620,000 young people have registered to vote since the election was called
It’s more than any other age group
Over 620,000 18-24 year-olds have registered to vote since the general election was called on 29th October.
Young people have put in more new registrations than any other age group, according to The Tab's analysis of official government data.
This means roughly one in 10 under 25s have registered since the election was nailed on, as estimates say there are between 5 and 6 million 18-24s in the UK.
Nearly 70,000 young people registered to vote the day after Nigel Farage announced the Brexit Party would not contest Tory seats.
Look, obviously lots of young people are first time voters or have moved address recently and so need to register afresh. But it's still encouraging, and should hopefully be enough to spur you on if you haven't already registered.
The 629,343 under 25s to lodge an application stands above the 528,827 25-34s. It dwarfs the number of pensioners logging on to register, as only 27,276 over 75s have made an application.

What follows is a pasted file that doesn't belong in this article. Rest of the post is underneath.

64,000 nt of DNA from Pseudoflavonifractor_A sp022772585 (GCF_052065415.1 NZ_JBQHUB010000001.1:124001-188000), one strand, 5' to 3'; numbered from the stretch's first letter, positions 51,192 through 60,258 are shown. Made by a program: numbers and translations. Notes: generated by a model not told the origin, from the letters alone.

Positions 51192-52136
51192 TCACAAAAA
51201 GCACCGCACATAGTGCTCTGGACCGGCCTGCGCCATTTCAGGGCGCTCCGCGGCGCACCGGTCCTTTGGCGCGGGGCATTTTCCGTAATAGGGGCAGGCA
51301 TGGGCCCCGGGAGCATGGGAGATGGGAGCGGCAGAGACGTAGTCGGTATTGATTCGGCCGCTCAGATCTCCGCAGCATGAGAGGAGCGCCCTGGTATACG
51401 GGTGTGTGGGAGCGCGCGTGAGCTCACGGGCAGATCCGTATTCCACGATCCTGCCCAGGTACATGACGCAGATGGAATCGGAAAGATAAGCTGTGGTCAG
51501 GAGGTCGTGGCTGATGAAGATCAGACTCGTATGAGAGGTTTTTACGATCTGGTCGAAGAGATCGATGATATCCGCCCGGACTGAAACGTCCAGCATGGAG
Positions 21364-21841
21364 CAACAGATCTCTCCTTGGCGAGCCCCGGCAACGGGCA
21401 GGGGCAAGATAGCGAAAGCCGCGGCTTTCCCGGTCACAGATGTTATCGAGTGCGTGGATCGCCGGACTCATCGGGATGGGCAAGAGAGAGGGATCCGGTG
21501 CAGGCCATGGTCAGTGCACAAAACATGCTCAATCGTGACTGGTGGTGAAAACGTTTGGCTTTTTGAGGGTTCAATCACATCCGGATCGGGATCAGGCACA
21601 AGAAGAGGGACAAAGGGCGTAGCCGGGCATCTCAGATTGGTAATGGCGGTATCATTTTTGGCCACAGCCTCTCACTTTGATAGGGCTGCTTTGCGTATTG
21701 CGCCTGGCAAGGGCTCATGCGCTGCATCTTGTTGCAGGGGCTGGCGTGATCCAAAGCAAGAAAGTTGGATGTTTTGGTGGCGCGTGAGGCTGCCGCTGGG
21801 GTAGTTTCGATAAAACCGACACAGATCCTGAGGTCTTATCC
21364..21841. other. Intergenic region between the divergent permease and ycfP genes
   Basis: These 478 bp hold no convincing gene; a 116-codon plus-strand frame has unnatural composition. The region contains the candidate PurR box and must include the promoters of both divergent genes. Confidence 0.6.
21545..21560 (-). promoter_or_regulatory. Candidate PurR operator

The biggest day was 12th November, where 67,320 18-25s registered to vote. The previous day, Nigel Farage announced the Brexit Party would stand down in all Tory-held seats.
Behind that, nearly 60,000 young people registered to vote the day after the election was called.
As The Tab's snap election survey reveals the majority of students are planning to vote at home, even as uni constituencies are some of the most marginal, the youth vote is as important as it's ever been.
40 per cent of students planning to vote Labour, and the Tories' hopes majority genuinely could be made or broken if a few students in a few places actually vote.
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Featured image: SWNS